## Know what you are optimising for

Seth Godin gave a math puzzle. I know! I’m shocked too! I’d have to plagiarise a bit, since the puzzle fills more than 50% of his article. I’ll take the minimum that still makes sense. Here it goes:

Let’s say your goal is to reduce gasoline consumption.

And let’s say there are only two kinds of cars in the world. Half of them are Suburbans that get 10 miles to the gallon and half are Priuses that get 50.

If we assume that all the cars drive the same number of miles, which would be a better investment:

- Get new tires for all the Suburbans and increase their mileage a bit to 13 miles per gallon.
- Replace all the Priuses and rewire them to get 100 miles per gallon (doubling their average!)

My first answer was the second scenario. It’s wrong. **The first scenario is the better investment**. 2 of Seth’s readers had provided their own explanations (see Charlie‘s and Nariman‘s explanations).

Charlie gave a concrete example with calculations. Nariman distilled the question into math symbols. *smile* Both explained the answer excellently. I’m going to borrow on Nariman’s math workings and continue from there. You might want to read both explanations first.

So, following up on Nariman’s math calculations, we have

Let m be number of miles driven by a car…

Let s be the gas consumption (in gallons) for Suburbans (= m/10)

Let p be the gas consumption (in gallons) for Priuses (= m/50)

Let T be the total consumption (in gallons) (= s + p = m/10 + m/50 = 6m/50 = 0.12/m)

Now, Charlie used a “magic number” to start, 1300 miles. We’ll use that. Without loss of generality, we’ll examine only 1 Suburban and 1 Prius (since we’re talking about 50% existence for each).

In the 1st scenario, the total gasoline consumption is

1300/13 + 1300/50

= 100 + 26

= 126 gallons

In the 2nd scenario, the total gasoline consumption is

1300/10 + 1300/100

= 130 + 13

= 143 gallons

So with simple numbers, it’s easy to see that the 1st scenario is better. But can we make the 2nd scenario better? We doubled the mileage of a Prius and it’s still not good enough. How much do we need to improve the mileage before it becomes comparable?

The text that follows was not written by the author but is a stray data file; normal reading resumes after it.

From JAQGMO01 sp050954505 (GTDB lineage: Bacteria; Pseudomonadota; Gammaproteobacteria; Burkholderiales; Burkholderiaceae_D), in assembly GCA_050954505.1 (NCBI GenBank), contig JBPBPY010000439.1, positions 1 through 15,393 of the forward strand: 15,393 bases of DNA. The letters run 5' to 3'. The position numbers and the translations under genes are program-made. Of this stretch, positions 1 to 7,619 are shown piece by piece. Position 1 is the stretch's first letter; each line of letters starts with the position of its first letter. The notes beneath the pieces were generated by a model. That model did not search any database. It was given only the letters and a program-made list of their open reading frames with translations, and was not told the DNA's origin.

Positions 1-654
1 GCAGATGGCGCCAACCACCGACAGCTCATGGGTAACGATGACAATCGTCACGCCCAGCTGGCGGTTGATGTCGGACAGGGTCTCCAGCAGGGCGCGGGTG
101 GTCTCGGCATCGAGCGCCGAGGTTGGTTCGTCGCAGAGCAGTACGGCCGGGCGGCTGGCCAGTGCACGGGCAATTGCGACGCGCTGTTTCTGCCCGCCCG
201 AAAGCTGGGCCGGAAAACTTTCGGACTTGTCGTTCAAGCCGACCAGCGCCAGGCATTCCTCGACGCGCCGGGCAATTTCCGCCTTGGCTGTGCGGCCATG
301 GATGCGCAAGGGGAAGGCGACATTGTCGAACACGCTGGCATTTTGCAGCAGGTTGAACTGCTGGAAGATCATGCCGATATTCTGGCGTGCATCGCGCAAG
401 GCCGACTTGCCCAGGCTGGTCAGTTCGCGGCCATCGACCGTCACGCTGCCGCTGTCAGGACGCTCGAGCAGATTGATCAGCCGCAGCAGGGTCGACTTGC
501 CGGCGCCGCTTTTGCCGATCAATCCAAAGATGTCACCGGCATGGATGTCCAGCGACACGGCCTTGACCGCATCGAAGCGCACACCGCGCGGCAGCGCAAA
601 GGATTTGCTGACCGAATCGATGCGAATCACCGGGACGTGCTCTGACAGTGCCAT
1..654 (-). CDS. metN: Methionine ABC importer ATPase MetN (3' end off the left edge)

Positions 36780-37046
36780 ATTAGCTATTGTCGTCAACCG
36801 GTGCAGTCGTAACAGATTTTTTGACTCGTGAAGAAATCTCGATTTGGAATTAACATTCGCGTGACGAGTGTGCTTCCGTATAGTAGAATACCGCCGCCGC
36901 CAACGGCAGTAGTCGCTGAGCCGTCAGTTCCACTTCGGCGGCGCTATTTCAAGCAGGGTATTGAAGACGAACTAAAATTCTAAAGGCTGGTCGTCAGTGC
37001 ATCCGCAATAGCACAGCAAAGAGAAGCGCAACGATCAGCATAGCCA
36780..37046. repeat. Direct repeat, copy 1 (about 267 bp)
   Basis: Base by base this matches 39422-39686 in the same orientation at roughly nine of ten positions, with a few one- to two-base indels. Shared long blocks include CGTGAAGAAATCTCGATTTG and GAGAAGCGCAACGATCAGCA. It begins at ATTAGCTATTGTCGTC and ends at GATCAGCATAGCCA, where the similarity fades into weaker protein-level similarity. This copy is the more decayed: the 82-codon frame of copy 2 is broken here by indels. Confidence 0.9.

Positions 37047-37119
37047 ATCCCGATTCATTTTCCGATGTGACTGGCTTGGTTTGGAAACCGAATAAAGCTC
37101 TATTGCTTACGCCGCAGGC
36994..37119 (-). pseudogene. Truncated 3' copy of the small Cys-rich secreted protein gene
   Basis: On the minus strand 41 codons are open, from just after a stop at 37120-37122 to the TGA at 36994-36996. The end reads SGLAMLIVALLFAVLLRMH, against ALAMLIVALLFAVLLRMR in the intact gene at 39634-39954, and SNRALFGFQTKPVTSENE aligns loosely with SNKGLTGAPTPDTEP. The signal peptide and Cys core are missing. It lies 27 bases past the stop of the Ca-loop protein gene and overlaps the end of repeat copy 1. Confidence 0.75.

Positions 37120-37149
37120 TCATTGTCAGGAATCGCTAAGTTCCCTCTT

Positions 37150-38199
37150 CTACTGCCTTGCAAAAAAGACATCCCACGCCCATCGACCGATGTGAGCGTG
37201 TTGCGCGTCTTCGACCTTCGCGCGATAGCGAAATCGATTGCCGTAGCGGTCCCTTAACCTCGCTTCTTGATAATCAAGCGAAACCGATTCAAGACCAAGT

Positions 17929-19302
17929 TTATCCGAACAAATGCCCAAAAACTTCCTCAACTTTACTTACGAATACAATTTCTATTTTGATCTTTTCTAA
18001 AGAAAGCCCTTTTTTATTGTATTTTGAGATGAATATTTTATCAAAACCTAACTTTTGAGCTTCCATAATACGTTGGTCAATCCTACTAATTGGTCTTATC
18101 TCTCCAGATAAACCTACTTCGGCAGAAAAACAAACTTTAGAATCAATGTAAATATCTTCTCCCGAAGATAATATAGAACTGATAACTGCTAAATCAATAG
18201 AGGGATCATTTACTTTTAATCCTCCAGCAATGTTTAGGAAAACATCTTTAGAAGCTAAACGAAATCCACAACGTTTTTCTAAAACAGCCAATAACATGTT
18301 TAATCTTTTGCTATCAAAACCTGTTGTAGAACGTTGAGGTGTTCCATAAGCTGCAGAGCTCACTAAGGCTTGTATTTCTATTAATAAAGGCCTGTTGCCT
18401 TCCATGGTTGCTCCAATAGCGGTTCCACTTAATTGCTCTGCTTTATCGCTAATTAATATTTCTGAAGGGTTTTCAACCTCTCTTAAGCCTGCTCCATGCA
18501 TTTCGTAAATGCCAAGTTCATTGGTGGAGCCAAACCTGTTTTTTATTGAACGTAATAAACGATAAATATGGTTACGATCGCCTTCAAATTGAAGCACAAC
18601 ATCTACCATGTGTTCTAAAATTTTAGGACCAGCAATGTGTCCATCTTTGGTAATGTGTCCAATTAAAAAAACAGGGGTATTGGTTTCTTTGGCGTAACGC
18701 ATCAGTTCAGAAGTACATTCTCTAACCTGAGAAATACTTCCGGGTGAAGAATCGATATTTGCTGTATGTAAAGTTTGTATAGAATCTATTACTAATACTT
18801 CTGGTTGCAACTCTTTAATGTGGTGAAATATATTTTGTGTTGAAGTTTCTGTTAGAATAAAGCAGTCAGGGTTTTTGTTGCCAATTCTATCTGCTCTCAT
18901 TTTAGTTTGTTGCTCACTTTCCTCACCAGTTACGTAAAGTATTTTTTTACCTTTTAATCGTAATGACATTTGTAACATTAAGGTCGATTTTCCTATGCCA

Let h be the mileage such that the 2nd scenario is comparable.

So for the 2nd scenario, it becomes

1300/10 + 1300/h

= 130 + 1300/h

Here’s where it gets interesting. *Let h go to infinity*. The expression

130 + 1300/h

goes to 130 (because 1300/h goes to zero),

which is still more than 126 (from the 1st scenario).

**This means, even if the Prius can travel all the way to Alpha Centauri and back a gazillion times, and then run a bajillion laps on the circumference of the universe, all on just a drop of oil, the 1st scenario is still better!**

I don’t know much about cars, but I’d say that’s bad…

### The misdirection

I’m guessing your first answer is also that the 2nd scenario is better. The reason why it’s wrong is because **we were optimising for the wrong thing**. The very first statement is

Let’s say your goal is to reduce gasoline consumption.

We were supposed to *minimise gasoline consumption*. But when the question came up, the term “mileage” appeared and took centre stage. And subsequently wrangled our minds to forget about what we were trying to do, and coerced us to *maximise mileage* instead.

We were solving the wrong problem.

### Parting thoughts

Improving something that’s fairly good (a 50 miles per gallon Prius) is harder than improving something that’s fairly terrible (a 10 miles per gallon Suburban). Individually speaking, you should go ahead and improve the Prius (it was a 100% improvement!). But taken together, you should be improving the weakest link. In this case, the Suburban.

It’s not about Prius’ efficiency. It’s about Suburban’s inefficiency.

We aren’t just improving one line of transportation. We are improving the entire system of transportation on the planet.

Random thought: the problem of minimising gasoline consumption is *not* the dual problem of maximising mileage. Go figure.